Home delivery: The alternative to a hospital birth

There are risks but many rewards for the growing number of women now having home births, says Arlene Harris.

When Meghan Markle joined ‘The Firm’ it was obvious that she was going to do things differently to her predecessors. And while Stateside baby showers probably ruffled a few blue feathers, the fact that she is supposedly planning a home birth may cause some to reach for the smelling salts.

For many people, the idea of giving birth at home is unthinkable as they imagine all sorts of dangers occurring away from the ‘safety’ of the delivery suite.

But women have been having babies at home since time began — some are planned, some not so — and these days many midwives offer a home birthing service and keep strong links with the local hospital should intervention be required.

Shelly O’Halloran had her two children — Clíodhna (4) and Luna (23 months) — at home and says both were positive experiences which worked for her and her partner, Glen.

I did a lot of research on my first pregnancy and realised what a normal physiological event birth is for the majority of women

- says the Clare woman. “I was healthy so it made sense that birth could be relatively low risk.

“I don’t really like leaving things to chance so attended a Gentlebirth workshop which was empowering as it prepared us for all eventualities and we felt mentally well-equipped.”

Shelly, who works as a doula, sometimes suffers from anxiety and, believing the hospital environment could make her feel anxious, made the decision to give birth at home.

“I like to be in control and worried I wouldn’t be in hospital,” she says. “I was also concerned that having to deal with multiple new faces while in labour might hinder the optimisation of my hormones.”

Supported by two midwives, she remained active for as long as possible before becoming immersed in the birthing pool surrounded by candles. This, along with various exercises, encouraged the birth of her first daughter.

It was such a positive experience, that when she became pregnant again there was no decision to make and her second daughter was also delivered into a ‘calm, loving environment’ at home.

“There is a lot of misinformation and scaremongering and many first-time mothers don’t even realise it’s an option, but I would highly recommend homebirth,” Shelly says.

Midwife Gail Mackey says, while there are no official figures regarding the amount of women choosing home births, interest does seem to be on the rise.

“With my experience of a full workload each year and anecdotal evidence from social media, there seems to be a steady number of women seeking this model of care in Ireland,” says the Dublin-based midwife.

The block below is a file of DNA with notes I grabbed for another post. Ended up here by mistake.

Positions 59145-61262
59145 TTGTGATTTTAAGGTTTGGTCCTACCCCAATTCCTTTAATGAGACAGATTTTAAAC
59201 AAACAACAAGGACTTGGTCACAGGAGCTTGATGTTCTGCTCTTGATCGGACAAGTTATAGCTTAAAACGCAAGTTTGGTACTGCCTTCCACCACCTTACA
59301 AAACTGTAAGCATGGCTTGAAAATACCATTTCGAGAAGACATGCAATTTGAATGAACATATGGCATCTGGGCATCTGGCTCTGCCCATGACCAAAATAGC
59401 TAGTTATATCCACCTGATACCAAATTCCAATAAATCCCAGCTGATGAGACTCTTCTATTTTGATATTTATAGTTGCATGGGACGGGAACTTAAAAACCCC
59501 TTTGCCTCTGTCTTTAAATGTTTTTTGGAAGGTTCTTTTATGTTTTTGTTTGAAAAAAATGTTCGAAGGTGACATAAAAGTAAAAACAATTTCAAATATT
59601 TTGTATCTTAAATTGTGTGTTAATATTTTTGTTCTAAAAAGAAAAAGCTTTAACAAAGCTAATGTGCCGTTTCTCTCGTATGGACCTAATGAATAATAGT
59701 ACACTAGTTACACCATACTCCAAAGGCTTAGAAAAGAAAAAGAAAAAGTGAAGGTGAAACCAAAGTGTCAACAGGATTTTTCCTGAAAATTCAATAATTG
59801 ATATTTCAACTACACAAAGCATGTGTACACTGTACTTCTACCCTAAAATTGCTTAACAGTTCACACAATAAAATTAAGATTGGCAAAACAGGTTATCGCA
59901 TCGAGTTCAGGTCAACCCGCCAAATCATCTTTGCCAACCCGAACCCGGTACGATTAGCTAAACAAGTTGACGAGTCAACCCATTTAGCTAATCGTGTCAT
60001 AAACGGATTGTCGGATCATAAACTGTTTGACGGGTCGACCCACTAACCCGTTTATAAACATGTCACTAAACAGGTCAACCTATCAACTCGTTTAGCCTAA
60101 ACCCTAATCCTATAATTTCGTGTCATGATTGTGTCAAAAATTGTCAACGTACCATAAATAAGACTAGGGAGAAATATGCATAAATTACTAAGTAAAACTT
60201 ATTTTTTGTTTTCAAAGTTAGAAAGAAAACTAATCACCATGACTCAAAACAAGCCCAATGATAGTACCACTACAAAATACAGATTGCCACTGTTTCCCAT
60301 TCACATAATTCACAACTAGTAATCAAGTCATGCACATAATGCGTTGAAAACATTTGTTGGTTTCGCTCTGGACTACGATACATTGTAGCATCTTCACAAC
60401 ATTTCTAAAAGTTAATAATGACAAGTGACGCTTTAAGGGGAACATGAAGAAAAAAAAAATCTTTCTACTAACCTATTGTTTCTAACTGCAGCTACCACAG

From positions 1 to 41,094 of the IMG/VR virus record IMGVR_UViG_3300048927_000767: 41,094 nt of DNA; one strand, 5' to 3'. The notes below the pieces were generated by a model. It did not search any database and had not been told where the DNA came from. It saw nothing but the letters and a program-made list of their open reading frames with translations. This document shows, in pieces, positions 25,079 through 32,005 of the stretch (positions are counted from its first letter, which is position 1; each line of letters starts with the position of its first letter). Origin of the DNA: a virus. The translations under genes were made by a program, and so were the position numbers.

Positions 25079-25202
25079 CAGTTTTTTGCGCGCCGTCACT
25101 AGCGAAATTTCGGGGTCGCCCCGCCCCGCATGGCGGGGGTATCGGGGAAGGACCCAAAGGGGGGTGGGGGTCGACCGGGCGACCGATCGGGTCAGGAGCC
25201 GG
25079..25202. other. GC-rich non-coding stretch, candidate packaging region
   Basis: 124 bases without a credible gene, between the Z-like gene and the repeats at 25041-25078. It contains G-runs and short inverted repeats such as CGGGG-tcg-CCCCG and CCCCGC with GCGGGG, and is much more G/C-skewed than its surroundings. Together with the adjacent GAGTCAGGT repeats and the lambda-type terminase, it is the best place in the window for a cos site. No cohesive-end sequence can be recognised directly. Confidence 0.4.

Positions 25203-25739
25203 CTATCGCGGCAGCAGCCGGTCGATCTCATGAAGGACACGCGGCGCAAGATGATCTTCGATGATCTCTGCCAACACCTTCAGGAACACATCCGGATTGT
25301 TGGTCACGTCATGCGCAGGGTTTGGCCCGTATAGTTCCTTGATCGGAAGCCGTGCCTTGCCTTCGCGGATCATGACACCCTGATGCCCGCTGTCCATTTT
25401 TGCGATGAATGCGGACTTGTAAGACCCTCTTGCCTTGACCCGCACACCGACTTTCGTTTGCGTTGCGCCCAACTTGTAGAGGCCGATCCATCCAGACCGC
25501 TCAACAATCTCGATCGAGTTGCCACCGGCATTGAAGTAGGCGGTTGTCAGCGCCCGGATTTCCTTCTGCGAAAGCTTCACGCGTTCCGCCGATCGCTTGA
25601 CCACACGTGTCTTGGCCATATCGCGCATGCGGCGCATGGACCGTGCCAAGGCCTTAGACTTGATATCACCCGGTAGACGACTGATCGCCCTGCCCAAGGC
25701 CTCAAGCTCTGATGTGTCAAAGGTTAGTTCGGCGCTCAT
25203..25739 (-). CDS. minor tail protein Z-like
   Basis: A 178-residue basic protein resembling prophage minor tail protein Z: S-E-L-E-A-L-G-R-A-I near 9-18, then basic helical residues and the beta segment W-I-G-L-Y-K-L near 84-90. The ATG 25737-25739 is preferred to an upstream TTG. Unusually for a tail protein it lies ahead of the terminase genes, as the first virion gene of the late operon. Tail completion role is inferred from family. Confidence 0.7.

“And many want to plan this but can’t due to the lack of homebirth services in some areas.

“The number of planned homebirths has been quoted by AIMS as 200-300 per year between the three pathways — hospital-based schemes such as the Domino midwives in NMH, the HSE national homebirth scheme and privately insured companies such as Private Midwives Ltd.

With more and more families looking for a more personal experience of childbirth which is a statistically safe option, I predict the numbers will rise over the next few years and hope the number of midwives in community practice will increase too

According to the experienced homebirth midwife there are some instances when a home delivery is not advisable.

“If a woman wishes to consider a homebirth she will have a full assessment of her current and past obstetric and medical history and evidence-based recommendations regarding place of birth are discussed,” she says.

“In some circumstances — such as placenta previa, a history of more than two caesarean births or some underlying medical conditions — it would be advised to birth in hospital.

“Sometimes distance from a hospital is brought up as a reason not to have a homebirth but research does not back up the claim. And in some circumstances, it may be preferable to have the midwife come to the woman’s home rather than risking a road-side birth or unassisted home birth.”

It’s essential to have a link between the hospital and delivering midwife and expectant mothers are advised to book into their local hospital in order to have scans and bloods done — should a transfer to hospital be necessary, the transition of care would be easier if the information is already on file.

Indeed, Tracy Donegan, midwife and founder of gentlebirth.com, says it is important for professionals to work together to give the best possible care.

“The safest care is collaborative care between midwife and hospital to ensure the best outcome for mother and baby,” she says.

“A positive working relationship with your closest maternity unit is essential especially in the unlikely event of a transfer to hospital which needs to be as seamless as possible.

“Birth is not risk free at home or hospital but one of the benefits of homebirth is continuity of carer. Midwives have emergency training and if there are any clinical indicators that the labour is not progressing normally your midwife will recommend a transfer to hospital. We need to keep in mind that the majority of caesareans in Irish hospitals are due to slow labour progress than a true emergency.”

A home birth in the public sector is free of charge while a private birth at home can cost from €4000 – some of which may be redeemable from private insurers.

“Currently issues with GP indemnity insurance mean that most GPs are prevented from supporting women who plan a homebirth, both publically and privately,” says Mackey.

“This can be a particular issue in the postnatal period as parents are often unable to get recommended baby checks done locally. We would love to see this issue being investigated and resolved.”

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